Osborne, Mary Pope. A Ghost Tale for Christmas Time.
14 September 2012, Random House
Jack and Annie get sent to Victorian London to help Charles Dickens, in the same way that they helped Mozart, Louis Armstrong, and Lady August Gregory (who collected Irish legends). Unless they help, he won't write his most enduring work, A Christmas Carol. Disguising themselves as well-to-do boys, they try to get an audience with Dickens, but are sent away. They trade clothes with chimney sweeps and get into Dickens house. They follow him out into the town and are accused of a crime because they are grimy urchins-- Dickens shares with them how unfair he thinks society is, and how he struggled to make money gluing labels on pots of ink when his parents couldn't take care of him. Jack and Annie manage to convince him that his writing can change society, so he shouldn't give up.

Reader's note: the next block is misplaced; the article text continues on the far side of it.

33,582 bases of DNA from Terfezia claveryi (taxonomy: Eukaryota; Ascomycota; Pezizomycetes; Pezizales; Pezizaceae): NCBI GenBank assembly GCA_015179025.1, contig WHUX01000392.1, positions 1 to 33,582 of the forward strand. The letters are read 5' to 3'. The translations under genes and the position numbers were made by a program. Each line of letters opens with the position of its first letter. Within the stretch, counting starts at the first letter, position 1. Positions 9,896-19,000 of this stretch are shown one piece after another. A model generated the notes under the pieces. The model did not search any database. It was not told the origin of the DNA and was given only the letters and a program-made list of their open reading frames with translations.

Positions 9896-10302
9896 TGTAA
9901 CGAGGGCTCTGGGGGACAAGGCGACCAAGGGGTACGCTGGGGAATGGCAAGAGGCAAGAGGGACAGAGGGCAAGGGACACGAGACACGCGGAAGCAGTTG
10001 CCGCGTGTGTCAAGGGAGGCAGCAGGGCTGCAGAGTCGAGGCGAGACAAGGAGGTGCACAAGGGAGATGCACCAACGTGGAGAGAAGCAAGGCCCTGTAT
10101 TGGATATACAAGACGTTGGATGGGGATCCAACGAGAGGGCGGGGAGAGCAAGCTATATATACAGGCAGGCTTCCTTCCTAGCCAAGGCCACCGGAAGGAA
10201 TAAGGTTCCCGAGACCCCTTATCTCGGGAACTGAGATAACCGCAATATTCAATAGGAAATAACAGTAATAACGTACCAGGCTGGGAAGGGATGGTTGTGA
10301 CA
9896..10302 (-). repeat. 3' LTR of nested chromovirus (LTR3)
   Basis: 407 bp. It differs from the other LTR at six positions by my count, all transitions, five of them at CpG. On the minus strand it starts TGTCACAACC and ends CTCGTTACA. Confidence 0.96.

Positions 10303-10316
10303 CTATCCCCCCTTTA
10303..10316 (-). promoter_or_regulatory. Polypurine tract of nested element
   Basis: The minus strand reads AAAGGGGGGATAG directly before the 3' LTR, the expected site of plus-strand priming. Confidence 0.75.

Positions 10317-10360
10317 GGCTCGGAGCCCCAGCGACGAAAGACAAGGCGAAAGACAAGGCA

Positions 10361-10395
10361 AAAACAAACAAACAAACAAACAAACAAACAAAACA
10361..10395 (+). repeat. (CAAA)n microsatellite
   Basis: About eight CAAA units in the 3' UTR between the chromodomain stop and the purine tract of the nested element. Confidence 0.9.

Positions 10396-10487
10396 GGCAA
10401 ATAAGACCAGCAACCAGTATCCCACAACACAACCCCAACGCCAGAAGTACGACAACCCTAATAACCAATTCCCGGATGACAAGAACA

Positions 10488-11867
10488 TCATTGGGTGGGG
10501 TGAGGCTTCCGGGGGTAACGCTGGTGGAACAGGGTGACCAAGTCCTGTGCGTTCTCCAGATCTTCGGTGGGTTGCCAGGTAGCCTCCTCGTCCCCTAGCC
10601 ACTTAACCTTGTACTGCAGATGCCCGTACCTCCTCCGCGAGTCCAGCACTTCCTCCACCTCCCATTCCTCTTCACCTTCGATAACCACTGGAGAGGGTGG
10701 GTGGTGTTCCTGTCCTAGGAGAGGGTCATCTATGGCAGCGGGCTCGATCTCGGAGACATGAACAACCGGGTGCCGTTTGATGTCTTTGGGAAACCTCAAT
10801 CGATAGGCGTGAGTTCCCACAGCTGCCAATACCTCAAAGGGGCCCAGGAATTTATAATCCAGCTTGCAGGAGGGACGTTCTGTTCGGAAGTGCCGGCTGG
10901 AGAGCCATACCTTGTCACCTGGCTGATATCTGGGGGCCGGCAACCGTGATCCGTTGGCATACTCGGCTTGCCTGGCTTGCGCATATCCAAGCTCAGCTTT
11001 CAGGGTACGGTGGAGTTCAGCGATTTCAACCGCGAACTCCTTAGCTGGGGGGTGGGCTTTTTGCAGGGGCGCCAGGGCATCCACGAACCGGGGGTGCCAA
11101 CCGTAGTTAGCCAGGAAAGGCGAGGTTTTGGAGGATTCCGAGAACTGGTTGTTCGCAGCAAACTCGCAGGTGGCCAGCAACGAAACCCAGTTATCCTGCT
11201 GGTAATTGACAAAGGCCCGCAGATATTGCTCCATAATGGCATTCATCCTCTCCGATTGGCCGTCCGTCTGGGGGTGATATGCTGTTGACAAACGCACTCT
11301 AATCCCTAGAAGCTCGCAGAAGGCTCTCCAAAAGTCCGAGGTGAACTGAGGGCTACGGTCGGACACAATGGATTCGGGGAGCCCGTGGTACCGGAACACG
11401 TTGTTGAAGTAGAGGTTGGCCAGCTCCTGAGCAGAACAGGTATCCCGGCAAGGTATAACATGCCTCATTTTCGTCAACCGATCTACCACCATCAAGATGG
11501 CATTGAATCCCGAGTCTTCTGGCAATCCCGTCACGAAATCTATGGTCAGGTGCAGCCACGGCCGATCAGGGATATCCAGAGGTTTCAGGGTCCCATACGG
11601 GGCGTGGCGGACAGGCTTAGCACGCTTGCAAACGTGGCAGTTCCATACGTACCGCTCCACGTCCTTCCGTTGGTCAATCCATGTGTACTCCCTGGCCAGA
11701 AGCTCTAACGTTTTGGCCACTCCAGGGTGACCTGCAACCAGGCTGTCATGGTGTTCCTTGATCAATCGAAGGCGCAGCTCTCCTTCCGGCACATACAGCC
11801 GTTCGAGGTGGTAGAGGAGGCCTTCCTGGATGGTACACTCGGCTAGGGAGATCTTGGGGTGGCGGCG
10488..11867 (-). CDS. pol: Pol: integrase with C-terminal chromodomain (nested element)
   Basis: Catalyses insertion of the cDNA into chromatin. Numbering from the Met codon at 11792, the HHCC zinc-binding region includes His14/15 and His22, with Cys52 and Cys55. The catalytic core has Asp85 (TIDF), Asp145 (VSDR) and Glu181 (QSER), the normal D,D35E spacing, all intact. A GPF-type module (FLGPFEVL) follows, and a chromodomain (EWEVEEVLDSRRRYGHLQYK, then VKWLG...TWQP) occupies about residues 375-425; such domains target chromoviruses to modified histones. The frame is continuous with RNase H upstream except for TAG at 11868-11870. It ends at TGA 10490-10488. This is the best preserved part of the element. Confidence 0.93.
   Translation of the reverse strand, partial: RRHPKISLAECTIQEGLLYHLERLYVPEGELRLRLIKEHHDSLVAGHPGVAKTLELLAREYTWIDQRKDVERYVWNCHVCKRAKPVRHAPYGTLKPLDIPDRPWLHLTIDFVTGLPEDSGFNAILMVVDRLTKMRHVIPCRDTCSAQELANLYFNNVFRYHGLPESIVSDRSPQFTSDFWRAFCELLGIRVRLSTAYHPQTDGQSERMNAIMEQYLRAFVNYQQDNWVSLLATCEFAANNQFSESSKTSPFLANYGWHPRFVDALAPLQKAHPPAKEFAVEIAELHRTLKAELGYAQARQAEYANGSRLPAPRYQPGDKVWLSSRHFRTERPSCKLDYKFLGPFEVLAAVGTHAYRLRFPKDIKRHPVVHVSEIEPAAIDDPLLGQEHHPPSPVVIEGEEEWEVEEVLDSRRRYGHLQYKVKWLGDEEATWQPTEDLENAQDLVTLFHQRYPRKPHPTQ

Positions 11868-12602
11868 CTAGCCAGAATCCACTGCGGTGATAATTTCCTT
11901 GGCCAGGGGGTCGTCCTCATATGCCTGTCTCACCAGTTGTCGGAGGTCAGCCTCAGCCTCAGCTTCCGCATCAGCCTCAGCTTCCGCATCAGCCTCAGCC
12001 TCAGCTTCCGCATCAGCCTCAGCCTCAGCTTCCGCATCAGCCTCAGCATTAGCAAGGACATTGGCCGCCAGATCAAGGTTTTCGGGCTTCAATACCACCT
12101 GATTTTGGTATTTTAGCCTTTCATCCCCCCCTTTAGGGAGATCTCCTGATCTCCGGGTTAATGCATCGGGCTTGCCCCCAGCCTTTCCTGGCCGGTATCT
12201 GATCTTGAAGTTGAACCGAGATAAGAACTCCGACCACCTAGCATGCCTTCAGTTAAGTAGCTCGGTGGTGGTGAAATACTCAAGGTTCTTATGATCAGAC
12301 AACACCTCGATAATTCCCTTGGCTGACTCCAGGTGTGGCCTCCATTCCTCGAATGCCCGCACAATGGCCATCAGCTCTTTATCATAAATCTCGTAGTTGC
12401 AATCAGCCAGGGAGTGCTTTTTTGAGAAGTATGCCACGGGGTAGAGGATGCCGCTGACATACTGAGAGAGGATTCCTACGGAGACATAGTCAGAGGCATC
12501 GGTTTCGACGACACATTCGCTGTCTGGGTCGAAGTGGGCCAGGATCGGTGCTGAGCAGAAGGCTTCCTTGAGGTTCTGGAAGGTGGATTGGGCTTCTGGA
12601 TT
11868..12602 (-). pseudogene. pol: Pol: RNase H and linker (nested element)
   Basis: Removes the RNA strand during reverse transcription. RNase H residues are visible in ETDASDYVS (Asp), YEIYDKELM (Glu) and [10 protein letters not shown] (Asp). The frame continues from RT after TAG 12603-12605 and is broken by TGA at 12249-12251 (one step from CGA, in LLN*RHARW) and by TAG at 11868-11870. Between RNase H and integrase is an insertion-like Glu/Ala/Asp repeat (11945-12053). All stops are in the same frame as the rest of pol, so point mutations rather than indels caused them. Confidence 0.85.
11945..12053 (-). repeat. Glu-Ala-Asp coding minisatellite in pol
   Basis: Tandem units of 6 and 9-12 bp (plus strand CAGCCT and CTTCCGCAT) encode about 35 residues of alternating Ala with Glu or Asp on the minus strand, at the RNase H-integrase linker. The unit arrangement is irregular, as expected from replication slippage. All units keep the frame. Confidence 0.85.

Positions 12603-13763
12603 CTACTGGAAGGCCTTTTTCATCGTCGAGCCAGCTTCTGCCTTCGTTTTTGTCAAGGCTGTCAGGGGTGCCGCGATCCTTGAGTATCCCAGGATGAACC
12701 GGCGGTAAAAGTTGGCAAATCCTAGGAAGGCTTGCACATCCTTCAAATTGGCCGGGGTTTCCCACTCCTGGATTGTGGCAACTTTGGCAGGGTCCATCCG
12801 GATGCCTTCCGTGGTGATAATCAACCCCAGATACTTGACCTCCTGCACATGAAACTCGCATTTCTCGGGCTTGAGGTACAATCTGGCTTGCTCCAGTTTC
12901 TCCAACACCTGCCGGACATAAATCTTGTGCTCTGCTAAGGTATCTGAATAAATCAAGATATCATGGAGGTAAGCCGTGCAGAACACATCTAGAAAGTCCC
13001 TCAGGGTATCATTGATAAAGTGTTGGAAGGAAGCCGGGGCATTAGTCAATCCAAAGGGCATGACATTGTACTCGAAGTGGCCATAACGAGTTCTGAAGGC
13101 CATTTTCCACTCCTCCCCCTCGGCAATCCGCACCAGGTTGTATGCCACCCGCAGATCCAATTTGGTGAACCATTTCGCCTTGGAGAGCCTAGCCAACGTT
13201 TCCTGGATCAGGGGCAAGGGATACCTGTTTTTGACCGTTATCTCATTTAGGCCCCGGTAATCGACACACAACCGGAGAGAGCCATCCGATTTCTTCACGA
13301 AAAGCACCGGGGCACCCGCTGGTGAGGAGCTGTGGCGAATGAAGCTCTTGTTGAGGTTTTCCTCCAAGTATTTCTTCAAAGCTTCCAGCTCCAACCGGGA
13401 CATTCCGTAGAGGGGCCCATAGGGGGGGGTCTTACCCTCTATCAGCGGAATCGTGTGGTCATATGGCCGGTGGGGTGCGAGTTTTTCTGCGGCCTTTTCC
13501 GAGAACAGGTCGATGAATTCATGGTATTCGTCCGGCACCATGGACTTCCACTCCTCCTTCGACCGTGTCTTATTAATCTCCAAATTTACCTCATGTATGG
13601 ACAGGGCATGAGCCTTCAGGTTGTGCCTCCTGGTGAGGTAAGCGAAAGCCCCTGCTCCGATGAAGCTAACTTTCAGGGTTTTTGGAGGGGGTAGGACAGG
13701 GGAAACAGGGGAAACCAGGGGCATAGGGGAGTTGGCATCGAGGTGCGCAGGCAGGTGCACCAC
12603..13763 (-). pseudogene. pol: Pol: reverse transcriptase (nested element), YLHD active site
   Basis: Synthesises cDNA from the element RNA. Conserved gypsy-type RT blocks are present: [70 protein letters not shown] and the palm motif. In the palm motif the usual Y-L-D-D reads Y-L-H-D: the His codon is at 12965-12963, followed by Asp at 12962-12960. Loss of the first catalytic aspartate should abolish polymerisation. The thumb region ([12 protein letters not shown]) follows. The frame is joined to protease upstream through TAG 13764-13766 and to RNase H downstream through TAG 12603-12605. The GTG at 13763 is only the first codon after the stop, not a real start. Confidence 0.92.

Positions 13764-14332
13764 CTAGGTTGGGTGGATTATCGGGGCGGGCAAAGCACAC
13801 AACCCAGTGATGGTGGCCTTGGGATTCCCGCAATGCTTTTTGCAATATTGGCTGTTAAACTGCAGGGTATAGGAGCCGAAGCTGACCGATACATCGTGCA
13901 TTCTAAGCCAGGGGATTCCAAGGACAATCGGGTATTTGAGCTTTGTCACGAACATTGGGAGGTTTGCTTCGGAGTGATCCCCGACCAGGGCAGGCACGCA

Strengths: My own children adored these when they were just learning to read. The series started in 1992, so the books were fairly new when they were reading them. There must be 50 books now, along with the nonfiction companions for many, which are nice, short history lessons.
Weaknesses: Ah, history going wrong. A good excuse to time travel, surely, but really? These are all a little predictable, but that's why young readers love them.
Have a Merry Christmas if you are celebrating!